Anyone know what the highest finish for an offensive running game is? The Giants' running VOA is double the next closest team's before adjustment and slightly below double after the adjustment.

20
by maxpower19 (not verified) :: Tue, 10/14/2008 - 9:16pm

I would like to point out that in deciding whether DVOA overrates WCO teams, correlation to wins is not the best measure to use because wins are strongly affected by special teams and defense. Remember that only 3/7 of Philly's DVOA is from their offense. Better questions would be: Do WCO teams score fewer offensive points, after adjusting for starting field position, than non-WCO teams with similiar offensive VOAs? Also, does DVOA under-penalize the Eagles' offense for not having scored in goal-to-go situations?

34
by mawbrew :: Wed, 10/15/2008 - 8:57am

I think this is a really good point. The suspiscion about WCO bias in DVOA is related, I think, to a sense that DVOA undervalues successful 'big plays' relative to lots of successful 'little plays'. And it's actually a relatively few teams that this would seem to effect - the Eagles, Bucs, and Seahawks probably. The Packers always seemed to have more than their share of big plays and the Lions were so bad that, well, the bias didn't matter.

Similarly, there was a sense there was a DVOA prejudice against big play/'Tampa 2' defenses. The sense was that DVOA undervalued big defensive plays (sacks, turnovers) that ended drives. That seems to be less of an issue so far this year .

35
by Andrew B :: Wed, 10/15/2008 - 9:11am

In 2006 the Eagles were the big-play team par excellence, and DVOA was still overvaluing them. That was the year the Eagles put on multiple one, two, and three play scoring drives in some games.

The Original Andrew

21
by panthersnbraves :: Tue, 10/14/2008 - 10:30pm

The Panthers' drop of 11 spaces is entirely too much because ..., um ..., you see ..., and then ... nevermind.

NFC South roolz! (almost)

23
by Chad Gerson (not verified) :: Tue, 10/14/2008 - 10:53pm

Link to playoff odds?

25
by Telamon :: Tue, 10/14/2008 - 11:10pm

I too would like such a link.

I know that one can use the drop down menu, but unfortunately, some of the banner ads (especially the Identity Theft one) break the drop down menu by loading over it and making the lower options inaccessible.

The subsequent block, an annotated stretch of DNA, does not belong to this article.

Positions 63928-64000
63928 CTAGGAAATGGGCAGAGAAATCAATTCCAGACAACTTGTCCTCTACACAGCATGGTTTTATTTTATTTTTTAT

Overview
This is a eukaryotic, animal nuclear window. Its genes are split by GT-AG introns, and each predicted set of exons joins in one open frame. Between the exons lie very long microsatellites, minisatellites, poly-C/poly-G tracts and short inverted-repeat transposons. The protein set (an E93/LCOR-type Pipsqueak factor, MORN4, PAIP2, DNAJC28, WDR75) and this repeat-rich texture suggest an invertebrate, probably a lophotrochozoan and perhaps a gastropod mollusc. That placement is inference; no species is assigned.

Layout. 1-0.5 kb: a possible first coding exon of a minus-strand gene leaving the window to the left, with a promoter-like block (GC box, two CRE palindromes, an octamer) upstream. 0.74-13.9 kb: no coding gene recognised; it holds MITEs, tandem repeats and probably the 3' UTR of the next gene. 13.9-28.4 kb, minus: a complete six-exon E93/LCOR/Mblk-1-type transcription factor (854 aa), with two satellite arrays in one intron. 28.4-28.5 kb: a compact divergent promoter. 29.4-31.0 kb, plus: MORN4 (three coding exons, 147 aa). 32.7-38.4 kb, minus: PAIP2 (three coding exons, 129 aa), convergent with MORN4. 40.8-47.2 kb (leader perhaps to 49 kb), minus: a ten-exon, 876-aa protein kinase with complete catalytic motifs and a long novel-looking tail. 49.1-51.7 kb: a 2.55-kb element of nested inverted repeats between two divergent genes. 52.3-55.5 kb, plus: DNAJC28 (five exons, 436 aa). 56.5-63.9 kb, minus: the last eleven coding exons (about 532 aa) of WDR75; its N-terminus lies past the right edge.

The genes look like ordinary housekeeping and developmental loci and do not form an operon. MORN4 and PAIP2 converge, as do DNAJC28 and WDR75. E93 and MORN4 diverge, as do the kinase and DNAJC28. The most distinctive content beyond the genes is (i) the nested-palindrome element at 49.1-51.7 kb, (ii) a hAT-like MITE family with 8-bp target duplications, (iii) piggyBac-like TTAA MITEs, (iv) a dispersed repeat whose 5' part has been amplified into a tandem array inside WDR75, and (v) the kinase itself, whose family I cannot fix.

48
by Tom Gower :: Wed, 10/15/2008 - 2:32pm

There's a link to playoff odds (and the other stats) at the bottom of the page. Just scroll down, or refresh the page to get rid of the annoying ad (which problem FO knows about).

24
by zlionsfan :: Tue, 10/14/2008 - 10:59pm

2-1, tied for first in the Central, road wins over Ottawa and Carolina. Yep, it's a pretty good start to the season for the defending champs ...

Oh yes, football.

right.

let's not talk about Detroit.

How about the Dolphins, with the easiest remaining schedule at this point?

You know, the Bengals have had the hardest schedule so far, so they're going to win a game too, right?

Not that I'm paying attention to the upcoming draft or anything.

28
by Mig (not verified) :: Tue, 10/14/2008 - 11:37pm

PHI actual wins vs. estimated wins 2005, 2006, 2007, 2008.

2005 estimated wins +1.4
2006 estimated wins +1.6
2007 estimates wins +1.6
2008 estimated wins +1.4

Talk about consistency. When a team STRUGGLES to beat the #23 team, and rises to #1, something is not right.

Other than that, DVOA rocks !!!!

30
by raidersfan (not verified) :: Wed, 10/15/2008 - 2:56am

As much as I agree with you on how Eagles shouldn't be #1, with the Titans and G-men as the number 1 (though, to be fair, the Eagles with a healthy Westbrook may be the top team after the bye week, and isn't the point of DVOA to be predictive?), as an obsessed football fan who actually watched the game, the Eagles only had trouble in that game because of the stupid decision of Andy Reid to kick a long field goal, and one good drive that the 49ers had. While watching the way the game progressed, it was obvious that the Eagles were the significantly better team, and final result was fairly indicative of how the two teams played.